Flu activity rises across Northern Hemisphere
Meanwhile, the number of cases in the rest of the world has waned. The WHO's most recent biweekly update reported a drop in actual virus detections, but attributed it to the holiday season occurring in many countries. Nonetheless, most Northern Hemisphere countries with temperate regions are reporting increased flu activity, according to CIDRAP News.
Influenza activity in the United States continues to increase, and while Influenza A/H3N2 viruses predominated in both Canada and the United States, influenza B was more common in the United States.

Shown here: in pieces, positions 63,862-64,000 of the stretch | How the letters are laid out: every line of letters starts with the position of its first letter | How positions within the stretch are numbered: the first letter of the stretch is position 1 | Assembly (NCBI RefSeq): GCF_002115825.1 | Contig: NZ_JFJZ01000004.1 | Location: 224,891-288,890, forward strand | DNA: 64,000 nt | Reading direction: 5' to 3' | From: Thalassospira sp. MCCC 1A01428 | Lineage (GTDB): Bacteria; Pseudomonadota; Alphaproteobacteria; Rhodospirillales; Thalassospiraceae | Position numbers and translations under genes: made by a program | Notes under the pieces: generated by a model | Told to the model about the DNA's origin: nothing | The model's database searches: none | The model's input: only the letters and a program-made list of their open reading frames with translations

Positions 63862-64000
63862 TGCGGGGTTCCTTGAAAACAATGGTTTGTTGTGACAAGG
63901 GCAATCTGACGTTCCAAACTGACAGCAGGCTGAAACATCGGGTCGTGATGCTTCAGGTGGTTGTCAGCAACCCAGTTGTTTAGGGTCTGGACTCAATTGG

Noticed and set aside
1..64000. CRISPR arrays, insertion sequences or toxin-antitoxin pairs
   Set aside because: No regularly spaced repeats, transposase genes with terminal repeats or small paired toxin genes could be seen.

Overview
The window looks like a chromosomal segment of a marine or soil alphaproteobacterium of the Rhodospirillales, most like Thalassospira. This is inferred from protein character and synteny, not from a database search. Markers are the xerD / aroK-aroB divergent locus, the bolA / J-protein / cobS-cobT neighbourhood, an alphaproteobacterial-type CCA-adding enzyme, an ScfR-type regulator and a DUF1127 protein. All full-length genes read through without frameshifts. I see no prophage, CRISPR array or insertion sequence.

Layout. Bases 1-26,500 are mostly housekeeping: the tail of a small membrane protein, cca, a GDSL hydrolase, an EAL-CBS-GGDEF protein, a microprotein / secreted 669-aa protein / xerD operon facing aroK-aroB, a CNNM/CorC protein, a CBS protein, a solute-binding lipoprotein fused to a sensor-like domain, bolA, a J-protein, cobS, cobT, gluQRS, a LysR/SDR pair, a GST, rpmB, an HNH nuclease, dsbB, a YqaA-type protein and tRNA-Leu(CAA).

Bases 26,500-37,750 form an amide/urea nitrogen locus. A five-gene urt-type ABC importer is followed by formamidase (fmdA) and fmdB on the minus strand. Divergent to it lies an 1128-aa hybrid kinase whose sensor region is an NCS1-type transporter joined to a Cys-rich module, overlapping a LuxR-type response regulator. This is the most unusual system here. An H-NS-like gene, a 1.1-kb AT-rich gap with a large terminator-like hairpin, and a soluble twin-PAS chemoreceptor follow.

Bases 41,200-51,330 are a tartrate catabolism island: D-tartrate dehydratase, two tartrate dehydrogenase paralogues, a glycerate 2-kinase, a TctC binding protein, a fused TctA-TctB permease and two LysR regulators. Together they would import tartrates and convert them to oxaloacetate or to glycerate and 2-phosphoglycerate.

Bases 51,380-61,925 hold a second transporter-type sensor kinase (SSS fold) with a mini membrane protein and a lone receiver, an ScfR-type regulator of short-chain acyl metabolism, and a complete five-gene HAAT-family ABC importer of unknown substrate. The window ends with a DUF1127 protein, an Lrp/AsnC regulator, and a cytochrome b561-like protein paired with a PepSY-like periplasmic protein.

In Canada, the consultation rate for influenza-like illness increased to 6.6 percent, up from four percent two weeks ago. Canada also reported 127 new outbreaks in the last two weeks, up from 22 in the last report.
Europe's virologic pattern contrasts dramatically with North America's. 2009 H1N1 (pH1N1) viruses made up 72 percent of type A isolates over the last two weeks, while approximately 98 percent of recent US and Canadian type A isolates were H3N2, CIDRAP News reports.
In Asia, flu levels are much lower, but they have increased over the last five weeks. Chinese public health officials recently announced the beginning of flu season. South Korea and Japan both report low activity with some small increase.